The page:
Rapid weight loss in young wrestlers
Young wrestlers competing in international style competitions continue to engage in unsafe rapid weight loss practices, despite the heightened concern associated with three tragic deaths in 1997. That’s the worrying conclusion of a large-scale US study of high school wrestlers.
Following the deaths of the three intercollegiate wrestlers, new policies prohibiting unsafe weight loss practices have been adopted by the bodies overseeing high school sport, but not for international style (freestyle and Greco-Roman) wrestling that attracts young wrestlers once the regulated scholastic season is over.
A total of 2,638 youngsters taking part in the 1997 and 1998 Cadet and Junior National Freestyle/Greco-Roman Wrestling Championships were randomly selected to be weighed with electronic scales at the matside, with the magnitude of weight gain since weigh-in taken to reflect weight loss beforehand. The methods used to accomplish weight loss were also assessed in a sub-sample of wrestlers.
Analysis of the results revealed an average weight gain of 3.4kg, representing a 4.81% gain in body weight, with older and more successful wrestlers (ie placers) gaining significantly more weight than their younger and less successful counterparts.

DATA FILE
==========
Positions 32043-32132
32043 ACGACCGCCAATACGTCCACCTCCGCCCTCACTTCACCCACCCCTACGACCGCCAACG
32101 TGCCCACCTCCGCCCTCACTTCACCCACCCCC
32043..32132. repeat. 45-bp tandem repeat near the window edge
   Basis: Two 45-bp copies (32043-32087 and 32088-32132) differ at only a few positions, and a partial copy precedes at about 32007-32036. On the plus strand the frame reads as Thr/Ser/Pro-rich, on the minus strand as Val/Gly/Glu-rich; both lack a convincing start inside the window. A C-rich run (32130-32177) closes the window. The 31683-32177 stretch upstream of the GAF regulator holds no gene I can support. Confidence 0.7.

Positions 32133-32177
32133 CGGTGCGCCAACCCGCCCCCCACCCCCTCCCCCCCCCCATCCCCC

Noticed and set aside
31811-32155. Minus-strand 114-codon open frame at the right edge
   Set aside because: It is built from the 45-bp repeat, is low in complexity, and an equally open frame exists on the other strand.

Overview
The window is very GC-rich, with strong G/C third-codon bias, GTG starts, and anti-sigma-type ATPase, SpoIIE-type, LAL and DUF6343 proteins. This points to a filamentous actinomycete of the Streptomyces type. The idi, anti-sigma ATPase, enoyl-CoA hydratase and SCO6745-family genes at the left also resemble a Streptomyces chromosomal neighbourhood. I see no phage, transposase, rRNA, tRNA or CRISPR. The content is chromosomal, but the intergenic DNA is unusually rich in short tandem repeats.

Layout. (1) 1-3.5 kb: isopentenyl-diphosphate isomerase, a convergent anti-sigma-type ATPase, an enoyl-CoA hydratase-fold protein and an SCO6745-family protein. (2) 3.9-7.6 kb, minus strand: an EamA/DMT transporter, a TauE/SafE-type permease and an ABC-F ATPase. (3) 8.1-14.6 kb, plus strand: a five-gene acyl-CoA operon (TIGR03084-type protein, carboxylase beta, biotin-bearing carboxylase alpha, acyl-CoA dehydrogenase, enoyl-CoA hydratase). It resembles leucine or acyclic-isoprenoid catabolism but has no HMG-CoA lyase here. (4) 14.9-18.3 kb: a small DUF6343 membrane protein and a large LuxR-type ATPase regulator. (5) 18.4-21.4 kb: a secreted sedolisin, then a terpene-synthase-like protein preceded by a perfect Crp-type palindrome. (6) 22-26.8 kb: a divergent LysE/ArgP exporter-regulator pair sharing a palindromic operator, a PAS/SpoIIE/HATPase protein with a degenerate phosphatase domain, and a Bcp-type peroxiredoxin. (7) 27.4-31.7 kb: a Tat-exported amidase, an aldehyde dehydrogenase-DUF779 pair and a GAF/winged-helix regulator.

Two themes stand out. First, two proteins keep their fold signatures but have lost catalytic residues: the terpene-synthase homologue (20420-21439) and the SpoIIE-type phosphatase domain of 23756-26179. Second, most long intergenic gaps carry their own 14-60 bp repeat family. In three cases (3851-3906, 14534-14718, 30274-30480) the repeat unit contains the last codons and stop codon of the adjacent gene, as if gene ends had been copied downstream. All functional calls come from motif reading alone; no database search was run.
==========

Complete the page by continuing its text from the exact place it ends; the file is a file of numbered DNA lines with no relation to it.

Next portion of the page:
The commonest reported weight loss strategies were excessive running (used by more than 90%), saunas (55.6%), exercising in rubber suits (48.9%), cycling (33.3%), swimming (24.4%) and diuretics (11.1%). None of the athletes reported the use of vomiting to lose weight.
Nevertheless, they reported a range of side effects of weight loss, including headache (experienced by 46.7%), dizziness (44.4%) and nausea (42.2%).
‘The current findings,’ conclude the researchers, ‘suggest that wrestlers still perceive a benefit to [rapid weight loss] and will engage in such practices given the opportunity. These results illustrate that steps need to be taken to bring international style wrestling in line with weight reduction policies that have recently been instituted at the high school and collegiate levels.’
Med Sci Sports Exerc, vol 36, no 2, pp249-252, 2004
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